Council eyes wide-ranging letter for Cooke Aquaculture

By Observer Staff

Region of Queens Municipality council is expected to vote Feb. 12 on sending a wide-ranging letter to Cooke Aquaculture about the research it has been conducting in Liverpool Bay and the potential impact of increased fish farming in the area.

Through its subsidiary Kelly Cove Salmon, the company obtained a six-month option to lease in the bay Sept. 7, 2018. This has allowed it to study the possibility of adding to its existing operations, which comprise 14 cages containing 400,000 farmed fish on a four-hectare site off Coffin Island.

In the letter, which council will be asked to approve, Mayor David Dagley calls on Cooke to “research and address” a series of questions and comments from the municipality. A total of 24 points are covered, dealing with everything from scientific and biological concerns to potential impact on local fishermen, a small business in East Berlin and boaters from the Brooklyn Marina.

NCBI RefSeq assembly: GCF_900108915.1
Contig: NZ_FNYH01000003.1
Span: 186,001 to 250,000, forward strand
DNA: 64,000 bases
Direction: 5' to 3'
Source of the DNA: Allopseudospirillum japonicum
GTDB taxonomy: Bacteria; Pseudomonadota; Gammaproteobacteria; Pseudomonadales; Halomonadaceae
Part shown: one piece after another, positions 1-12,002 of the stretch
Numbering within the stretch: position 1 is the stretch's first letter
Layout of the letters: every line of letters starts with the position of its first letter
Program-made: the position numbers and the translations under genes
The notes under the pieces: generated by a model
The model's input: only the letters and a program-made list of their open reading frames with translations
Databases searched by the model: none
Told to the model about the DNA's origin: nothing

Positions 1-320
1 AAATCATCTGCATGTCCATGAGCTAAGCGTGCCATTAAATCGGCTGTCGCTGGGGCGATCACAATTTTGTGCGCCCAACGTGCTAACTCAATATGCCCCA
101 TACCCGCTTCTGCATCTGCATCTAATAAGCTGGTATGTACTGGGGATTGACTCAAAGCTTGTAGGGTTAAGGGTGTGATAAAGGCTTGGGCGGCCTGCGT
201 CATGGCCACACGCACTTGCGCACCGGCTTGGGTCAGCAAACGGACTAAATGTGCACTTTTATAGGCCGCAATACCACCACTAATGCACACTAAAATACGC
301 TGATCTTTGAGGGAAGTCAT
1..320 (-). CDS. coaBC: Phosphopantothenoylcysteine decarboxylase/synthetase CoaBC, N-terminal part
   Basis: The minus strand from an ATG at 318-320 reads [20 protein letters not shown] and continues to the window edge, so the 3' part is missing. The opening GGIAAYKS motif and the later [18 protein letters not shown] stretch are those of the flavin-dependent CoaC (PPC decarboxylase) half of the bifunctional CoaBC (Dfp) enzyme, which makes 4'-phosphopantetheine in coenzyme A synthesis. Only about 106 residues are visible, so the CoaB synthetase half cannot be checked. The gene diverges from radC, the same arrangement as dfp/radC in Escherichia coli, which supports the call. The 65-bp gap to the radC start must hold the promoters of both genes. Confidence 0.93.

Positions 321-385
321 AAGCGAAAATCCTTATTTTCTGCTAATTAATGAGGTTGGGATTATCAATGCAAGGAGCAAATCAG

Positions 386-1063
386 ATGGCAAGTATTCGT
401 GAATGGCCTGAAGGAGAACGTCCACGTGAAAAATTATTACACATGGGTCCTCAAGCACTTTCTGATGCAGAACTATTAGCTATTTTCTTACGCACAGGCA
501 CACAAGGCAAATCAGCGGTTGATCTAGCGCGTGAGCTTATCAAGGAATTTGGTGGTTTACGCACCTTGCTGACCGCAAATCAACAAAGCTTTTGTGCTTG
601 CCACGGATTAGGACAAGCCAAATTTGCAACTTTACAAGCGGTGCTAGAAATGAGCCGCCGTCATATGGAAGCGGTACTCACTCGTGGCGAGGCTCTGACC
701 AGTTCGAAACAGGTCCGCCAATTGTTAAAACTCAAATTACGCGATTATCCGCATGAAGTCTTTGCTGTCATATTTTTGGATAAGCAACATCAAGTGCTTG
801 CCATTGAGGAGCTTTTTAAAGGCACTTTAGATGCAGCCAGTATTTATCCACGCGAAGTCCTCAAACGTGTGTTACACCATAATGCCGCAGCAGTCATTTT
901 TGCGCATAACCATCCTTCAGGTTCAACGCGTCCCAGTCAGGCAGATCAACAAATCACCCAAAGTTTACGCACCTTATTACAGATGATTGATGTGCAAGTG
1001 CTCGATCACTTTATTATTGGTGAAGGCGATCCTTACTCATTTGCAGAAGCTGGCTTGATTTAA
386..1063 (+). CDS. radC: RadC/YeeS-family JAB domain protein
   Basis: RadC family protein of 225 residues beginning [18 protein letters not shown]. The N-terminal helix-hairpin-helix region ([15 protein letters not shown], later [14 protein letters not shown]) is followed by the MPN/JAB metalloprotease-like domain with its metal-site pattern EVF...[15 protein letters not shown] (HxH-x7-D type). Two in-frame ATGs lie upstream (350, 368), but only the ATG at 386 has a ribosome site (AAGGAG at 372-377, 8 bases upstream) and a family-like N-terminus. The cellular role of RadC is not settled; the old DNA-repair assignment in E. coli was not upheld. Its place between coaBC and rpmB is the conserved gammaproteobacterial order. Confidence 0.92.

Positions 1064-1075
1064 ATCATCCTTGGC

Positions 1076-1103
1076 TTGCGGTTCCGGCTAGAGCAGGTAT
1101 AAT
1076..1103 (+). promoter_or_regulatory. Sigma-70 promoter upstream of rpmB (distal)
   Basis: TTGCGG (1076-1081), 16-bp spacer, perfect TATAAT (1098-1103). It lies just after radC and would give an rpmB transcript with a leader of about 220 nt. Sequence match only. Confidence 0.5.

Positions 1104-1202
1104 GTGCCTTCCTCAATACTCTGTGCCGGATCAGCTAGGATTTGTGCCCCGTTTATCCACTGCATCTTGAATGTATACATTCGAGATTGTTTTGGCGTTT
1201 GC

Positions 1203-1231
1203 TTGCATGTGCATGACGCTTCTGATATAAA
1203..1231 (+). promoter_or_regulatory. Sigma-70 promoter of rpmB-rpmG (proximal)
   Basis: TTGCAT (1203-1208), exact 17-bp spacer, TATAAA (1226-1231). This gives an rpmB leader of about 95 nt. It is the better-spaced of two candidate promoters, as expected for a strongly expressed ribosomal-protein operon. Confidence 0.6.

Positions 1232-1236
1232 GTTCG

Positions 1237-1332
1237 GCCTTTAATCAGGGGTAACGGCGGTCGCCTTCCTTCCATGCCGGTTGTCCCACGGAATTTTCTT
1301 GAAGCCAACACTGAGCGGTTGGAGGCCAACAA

If approved by council, the letter would arrive rather late in terms of having much influence on Cooke. The company’s option period expires March 7, 2019. If it wishes to apply for a new marine site in Liverpool Bay, it has to do so by then. Such an application would be followed by a review period and final decision by Nova Scotia’s Aquaculture Review Board. The province’s aquaculture website indicates these phases would last about seven months and two months, respectively.

The draft letter, along with a staff report from CAO Chris McNeill, are contained in the agenda package for the Feb. 12 council meeting.

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One comment

  1. As seen in Port Mouton bay, this would be a disaster. This is a non sustainable industry, which has very few benefits compared to damage it has/can cause. Digby is yet another example of the harm that this can cause to not just the environment, but the natural fish species WHEN there is a escape.
    Council needs to vote NO to this on Liverpool Bay.

    Like

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